According to the Robert Koch Institute’s (RKI) weekly report, in the four weeks between June 28th and July 25th, at least 3,662 holidaymakers tested positive for the virus after returning to Germany.
The majority had been in the popular holiday destinations of Turkey and Spain, but the Netherlands, Greece and Croatia were also named as countries where tourists are likely to have become infected.
All of the countries mentioned currently have a 7-day incidence of well over 100 infections per 100,000 people, with Spain topping the list with a 7-day incidence 373 infections per 100,000 people.
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Spain and the Netherlands are the only countries mentioned that are currently on Germany’s high-incidence list, however, having been bumped up from the basic risk list on July 27th.
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For the first weeks in which the data on returning travellers was collected, both Spain and Netherlands were absent from the risk list, before both being categorised as basic risk areas in early to mid July.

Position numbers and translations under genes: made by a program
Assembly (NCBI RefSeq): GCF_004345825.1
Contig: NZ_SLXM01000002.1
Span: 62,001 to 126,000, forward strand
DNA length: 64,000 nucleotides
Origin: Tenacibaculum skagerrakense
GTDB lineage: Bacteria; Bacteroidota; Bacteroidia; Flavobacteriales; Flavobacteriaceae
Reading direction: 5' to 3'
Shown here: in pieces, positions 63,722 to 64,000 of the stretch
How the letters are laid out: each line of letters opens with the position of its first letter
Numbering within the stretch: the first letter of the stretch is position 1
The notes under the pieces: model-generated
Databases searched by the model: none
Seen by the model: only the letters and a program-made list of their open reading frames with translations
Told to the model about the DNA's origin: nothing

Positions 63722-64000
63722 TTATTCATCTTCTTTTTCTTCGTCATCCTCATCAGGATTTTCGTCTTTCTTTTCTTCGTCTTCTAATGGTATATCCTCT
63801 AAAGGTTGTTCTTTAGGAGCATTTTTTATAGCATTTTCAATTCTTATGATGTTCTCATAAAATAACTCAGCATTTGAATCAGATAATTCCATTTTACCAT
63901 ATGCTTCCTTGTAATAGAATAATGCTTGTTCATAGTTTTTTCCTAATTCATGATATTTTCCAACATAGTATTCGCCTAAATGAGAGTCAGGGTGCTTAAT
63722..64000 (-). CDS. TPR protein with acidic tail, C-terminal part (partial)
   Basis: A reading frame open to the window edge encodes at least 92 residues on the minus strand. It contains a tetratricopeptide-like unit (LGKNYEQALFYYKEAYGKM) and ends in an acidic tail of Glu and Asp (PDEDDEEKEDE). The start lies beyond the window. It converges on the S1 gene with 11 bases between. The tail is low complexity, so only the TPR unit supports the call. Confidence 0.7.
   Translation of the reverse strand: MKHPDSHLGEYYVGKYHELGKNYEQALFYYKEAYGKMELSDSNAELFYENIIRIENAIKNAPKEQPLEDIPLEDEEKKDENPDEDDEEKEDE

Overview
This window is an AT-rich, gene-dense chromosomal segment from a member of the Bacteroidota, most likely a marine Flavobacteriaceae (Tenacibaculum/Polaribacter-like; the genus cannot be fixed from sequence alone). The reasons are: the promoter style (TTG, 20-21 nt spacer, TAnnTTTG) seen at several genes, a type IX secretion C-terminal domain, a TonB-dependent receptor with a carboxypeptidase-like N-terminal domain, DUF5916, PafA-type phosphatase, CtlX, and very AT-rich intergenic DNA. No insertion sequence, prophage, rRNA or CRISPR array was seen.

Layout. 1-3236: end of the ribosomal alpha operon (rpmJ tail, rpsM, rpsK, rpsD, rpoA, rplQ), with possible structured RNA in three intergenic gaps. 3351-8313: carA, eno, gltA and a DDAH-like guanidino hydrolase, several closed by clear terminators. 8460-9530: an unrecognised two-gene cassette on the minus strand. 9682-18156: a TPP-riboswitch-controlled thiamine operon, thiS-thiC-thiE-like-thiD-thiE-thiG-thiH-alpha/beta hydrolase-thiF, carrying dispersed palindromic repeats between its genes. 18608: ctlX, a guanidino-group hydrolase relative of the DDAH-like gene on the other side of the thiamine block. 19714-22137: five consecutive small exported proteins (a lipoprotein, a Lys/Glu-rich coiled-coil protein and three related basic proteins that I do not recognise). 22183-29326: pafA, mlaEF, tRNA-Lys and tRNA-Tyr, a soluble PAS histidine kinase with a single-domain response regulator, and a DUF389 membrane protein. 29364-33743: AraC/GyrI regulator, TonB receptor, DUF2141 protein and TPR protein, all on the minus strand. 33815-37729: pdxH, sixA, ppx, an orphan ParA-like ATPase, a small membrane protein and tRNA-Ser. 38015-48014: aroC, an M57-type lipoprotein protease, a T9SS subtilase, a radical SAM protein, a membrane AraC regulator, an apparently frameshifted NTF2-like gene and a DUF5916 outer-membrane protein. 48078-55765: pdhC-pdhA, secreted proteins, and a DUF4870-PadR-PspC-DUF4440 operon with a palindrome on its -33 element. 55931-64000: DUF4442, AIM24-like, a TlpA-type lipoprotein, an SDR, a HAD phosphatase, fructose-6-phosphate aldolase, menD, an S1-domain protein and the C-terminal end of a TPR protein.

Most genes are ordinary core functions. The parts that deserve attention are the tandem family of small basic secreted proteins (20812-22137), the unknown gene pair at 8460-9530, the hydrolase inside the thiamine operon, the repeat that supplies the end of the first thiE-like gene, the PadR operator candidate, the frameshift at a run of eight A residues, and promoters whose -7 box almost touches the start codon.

Travellers returning from basic risk areas by air must register on the government’s entry portal and submit a negative test, or proof of vaccination or recovery within 48 hours – but they don’t have to quarantine unless they test positive for coronavirus.
In recent days, the RKI has reported that an estimated 10 percent of all new Covid infections can be attributed to returning travellers, but – like the infection rates themselves – this figure could be on the rise.
In their recent report, the RKI said they believed around 81 percent of new infections occur in Germany – meaning that up to 19 percent of infections could be coming from across the border.
‘Stemming the fourth wave’
With health experts claiming that Germany is at the beginning of its fourth Covid wave, ministers are attempting to buy themselves some time to progress further with vaccinations before infection rates become too high.
On July 28th, German hit a major milestone in its vaccination campaign as more than half of the population were fully vaccinated against Covid. The percentage of fully vaccinated people crept up to 51.5 percent on Friday, while 61.5 percent of people in Germany had received one vaccine dose.
The 7-day incidence of Covid per 100,000 people has been rising rapidly, however, and could be set to break the 20 mark over the coming days.
On Friday, there were almost 2,500 new cases reported in the last 24 hours, and the 7-day incidence had risen to 17.